Kaingang also noted that it was ironic “without a doubt” that while the government starts its Brazil Without Misery campaign “…it is making indigenous people poor by forcing them off of their land and their traditional ways of life.”

In the meantime, a few days after the Kaingang interview, Brazil's Federal Public Prosecutor (MPF) filed its 11th civil action lawsuit against the Belo Monte project, demanding immediate suspension of the installation license due to non-compliance with a series of social and environmental safeguards that IBAMA itself had stipulated as prerequisites for dam construction to commence.

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valeria's picture
valeria
Submitted by valeria on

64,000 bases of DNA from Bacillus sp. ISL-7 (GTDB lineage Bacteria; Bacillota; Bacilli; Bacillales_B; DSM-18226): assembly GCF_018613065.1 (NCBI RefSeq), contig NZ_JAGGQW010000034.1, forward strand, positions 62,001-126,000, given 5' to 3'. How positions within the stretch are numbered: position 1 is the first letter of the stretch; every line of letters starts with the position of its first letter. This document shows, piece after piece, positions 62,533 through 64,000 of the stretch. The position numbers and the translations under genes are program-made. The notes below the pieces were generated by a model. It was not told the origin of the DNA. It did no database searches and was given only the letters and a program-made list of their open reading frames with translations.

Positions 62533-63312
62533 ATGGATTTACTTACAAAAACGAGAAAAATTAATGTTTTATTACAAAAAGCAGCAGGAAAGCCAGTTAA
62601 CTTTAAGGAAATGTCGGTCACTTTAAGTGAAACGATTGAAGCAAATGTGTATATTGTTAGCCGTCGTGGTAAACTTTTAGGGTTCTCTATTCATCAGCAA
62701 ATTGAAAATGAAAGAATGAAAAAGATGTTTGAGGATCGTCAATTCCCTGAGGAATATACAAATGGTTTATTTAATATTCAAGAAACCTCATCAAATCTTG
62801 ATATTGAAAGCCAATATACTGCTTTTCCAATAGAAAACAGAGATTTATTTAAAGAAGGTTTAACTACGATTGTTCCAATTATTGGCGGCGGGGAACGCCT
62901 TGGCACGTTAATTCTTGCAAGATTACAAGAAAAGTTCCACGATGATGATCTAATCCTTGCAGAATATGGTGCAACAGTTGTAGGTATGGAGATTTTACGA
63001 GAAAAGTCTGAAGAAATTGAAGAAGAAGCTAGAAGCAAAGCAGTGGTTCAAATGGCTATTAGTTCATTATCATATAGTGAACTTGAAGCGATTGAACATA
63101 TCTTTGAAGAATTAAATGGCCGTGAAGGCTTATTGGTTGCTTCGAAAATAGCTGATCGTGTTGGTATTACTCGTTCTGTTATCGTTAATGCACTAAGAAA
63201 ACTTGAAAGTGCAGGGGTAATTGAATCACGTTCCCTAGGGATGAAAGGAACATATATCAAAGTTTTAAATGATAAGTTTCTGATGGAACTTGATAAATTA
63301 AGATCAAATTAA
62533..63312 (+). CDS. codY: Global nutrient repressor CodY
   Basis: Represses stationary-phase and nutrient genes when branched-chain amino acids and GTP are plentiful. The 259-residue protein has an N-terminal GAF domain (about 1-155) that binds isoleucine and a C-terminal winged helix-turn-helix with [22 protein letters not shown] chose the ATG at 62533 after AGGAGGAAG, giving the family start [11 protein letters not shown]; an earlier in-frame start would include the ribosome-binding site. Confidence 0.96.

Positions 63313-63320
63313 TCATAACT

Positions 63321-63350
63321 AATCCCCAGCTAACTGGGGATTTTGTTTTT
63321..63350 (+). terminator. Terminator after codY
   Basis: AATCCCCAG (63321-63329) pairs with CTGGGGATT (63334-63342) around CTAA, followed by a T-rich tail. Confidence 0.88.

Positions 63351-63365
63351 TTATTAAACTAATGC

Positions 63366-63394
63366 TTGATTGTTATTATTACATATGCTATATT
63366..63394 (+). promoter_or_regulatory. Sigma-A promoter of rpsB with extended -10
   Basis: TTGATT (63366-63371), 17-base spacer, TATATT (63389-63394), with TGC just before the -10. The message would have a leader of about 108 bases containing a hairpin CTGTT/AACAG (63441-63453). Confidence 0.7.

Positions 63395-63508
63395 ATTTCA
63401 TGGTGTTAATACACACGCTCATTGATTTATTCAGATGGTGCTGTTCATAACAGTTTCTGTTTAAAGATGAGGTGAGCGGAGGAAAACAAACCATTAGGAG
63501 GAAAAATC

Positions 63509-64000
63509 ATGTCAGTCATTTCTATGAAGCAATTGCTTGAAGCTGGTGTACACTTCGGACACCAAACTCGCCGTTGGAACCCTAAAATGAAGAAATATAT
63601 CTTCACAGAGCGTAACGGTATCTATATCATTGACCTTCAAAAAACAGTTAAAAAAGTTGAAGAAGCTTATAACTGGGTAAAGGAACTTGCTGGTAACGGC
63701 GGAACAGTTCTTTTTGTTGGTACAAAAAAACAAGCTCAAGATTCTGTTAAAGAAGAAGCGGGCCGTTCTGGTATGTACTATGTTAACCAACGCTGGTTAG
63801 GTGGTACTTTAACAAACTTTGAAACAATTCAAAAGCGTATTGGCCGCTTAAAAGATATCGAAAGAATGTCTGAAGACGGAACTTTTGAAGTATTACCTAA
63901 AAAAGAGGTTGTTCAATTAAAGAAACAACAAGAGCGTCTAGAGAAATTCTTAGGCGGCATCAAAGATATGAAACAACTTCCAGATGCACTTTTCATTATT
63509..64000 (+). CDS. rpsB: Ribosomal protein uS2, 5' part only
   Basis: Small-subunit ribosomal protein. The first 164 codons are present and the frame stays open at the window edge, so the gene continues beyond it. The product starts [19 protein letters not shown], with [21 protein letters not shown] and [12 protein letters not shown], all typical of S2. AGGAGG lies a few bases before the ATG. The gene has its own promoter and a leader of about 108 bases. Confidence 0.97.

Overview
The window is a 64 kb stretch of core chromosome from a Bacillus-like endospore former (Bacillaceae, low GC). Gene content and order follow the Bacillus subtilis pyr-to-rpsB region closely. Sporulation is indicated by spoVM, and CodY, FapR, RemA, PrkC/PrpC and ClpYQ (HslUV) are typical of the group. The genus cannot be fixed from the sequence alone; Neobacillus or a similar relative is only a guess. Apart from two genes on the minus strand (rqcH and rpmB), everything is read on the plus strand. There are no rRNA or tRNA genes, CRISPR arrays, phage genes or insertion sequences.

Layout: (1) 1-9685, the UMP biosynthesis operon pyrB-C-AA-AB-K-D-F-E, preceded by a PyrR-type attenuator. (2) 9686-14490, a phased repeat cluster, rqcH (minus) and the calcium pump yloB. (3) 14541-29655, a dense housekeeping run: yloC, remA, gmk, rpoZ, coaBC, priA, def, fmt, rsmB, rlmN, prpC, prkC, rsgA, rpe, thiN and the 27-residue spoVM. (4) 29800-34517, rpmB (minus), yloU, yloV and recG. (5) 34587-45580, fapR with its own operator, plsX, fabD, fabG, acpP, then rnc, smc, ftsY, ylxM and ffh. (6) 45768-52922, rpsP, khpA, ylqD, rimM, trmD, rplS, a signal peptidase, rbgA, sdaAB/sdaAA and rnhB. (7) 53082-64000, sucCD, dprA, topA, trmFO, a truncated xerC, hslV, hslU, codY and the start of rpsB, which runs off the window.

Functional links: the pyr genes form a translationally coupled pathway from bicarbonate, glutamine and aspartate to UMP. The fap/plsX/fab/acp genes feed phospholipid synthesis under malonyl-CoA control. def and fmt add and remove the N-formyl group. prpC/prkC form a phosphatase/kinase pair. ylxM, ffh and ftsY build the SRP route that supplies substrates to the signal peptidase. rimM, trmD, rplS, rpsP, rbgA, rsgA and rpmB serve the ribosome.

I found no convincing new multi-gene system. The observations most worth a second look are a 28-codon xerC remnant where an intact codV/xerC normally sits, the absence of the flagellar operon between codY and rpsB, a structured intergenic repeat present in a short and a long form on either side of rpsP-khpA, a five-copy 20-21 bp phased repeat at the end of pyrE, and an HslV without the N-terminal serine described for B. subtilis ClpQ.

The Portuguese arrived in Brazil 1500. Very few women arrived from Europe during the next 300 years. Thus the first "national" families were Mestizos. Later Africans were brought to Brazil as slaves. The Portuguese - like the Spaniards in their colonies, readily created bi-racial and multi-racial families. Today the majority of Brazilians are descendants of the three races, and even the smaller minority of "whites" often has some distant indigenous or Afrian, or both, ancestries. Of the 191 million Brazilians, an estimated 40 Million known about some indigenous (Indian) ancestry and many are integrated indigenous. About 700,000 claim membership to about 235 tribes. FUNAI is the Brazilian federal organization responsible for protection and care for those tribal indigenous. --- Hydrodams produce the cleanest and most economic form of electricity. Brazil needs electricity to develop its economy - the economy which als has to provide a decent standard of life for the 30 Million people in Brazil's Amazon region - of whom the majority are of indigenous descended Mestizos or tribal Indians: A dental office, a school, a waterpump of a farmhouse - all need electricity. Brazilians resent the organized hysteria which is being generated by "environmentalist" and "indigenous rights" NGOs - which are all only from the U.S., Britain, the Netherlands. Most Brazilians suspect that those NGOs are the de facto agents of U.S. and NATO-Europe's geopolitical interest to control the resources of South America and to subvert national unity in Brazil by enciting some indigenous personalities to collaborate with the massive publicity generated by those NGOs of the U.S., Britain, the Netherlands. All of the 20+ political parties in Brazil support the construction of the Belo Monte Hydrodam, even the "Green Party" only insists in compliance with the promised social programs. The construction organizatin will spent $ 2.5 billion on new housing and new city infrastructure for the 4,000+ families (20,000 people) who will be resettled in new developments near the project. Of the 100,000+ people now residing in the Altamira city and district, 11,000 have applied for vocational training in order to work on the project. The government stated that no indigenous tribal lands will be affected by the dam. Of the 11 indigenous ethnicities in the area - about 7,000 Indians, 7 ethnicities have consented to the project. Only 2,000 belong to the 4 ethnicities that have not consented. But in any case- the land of those 2,000 will not be affected by the dam, and they too need electricity for their water pumps, TVs, computers, schools. How else and from where is going to come the electricity for the needs of their many children - most have 10, 11,12 ? Their 100 grandchildren cannot "live" on fishing and collecting nuts in the forest - and have all those items that the everybody else has in the reality of modern life. In 1989 an Indian woman "Tiure" was shown on international TV threatening the lead engineer for the Belo Monte project with a Machete and cutting him on the arm. Brazil was forced to wait another 22 years due to opposition from the NGOs of the USA and NATO-Europe. Today "Tiure" lives in a town in another part of the state, and her nephew, "Doto Tatak-Ire", is the administrator for the FUNAI (Federal Indian Service) in a town near the Belo Monte project. Doto was asked what his son thinks about the Belo Monte project. Doto answered: "He reads about it in the newspaper." Thus, much of what is published about Belo Monte in the U.S. is inflamed hysteria propagated by U.S. based and financed ("foundations") NGOs, which Brazilians suspect of having geopolitical aims, such as paralysing Brazil's agricultural exports which compete with the subsidized agricultural exports of the U.S. See in internet: "Farms here forests there"- if the "tropical" agriculture can be limited, then the U.S. agriculture can earn an ADDITIONAL $270 BILLION on exports until 2030. For Brazil's version of the Belo Monte project, see youtube: "AHE Belo Monte" - one version is in English (habis 130).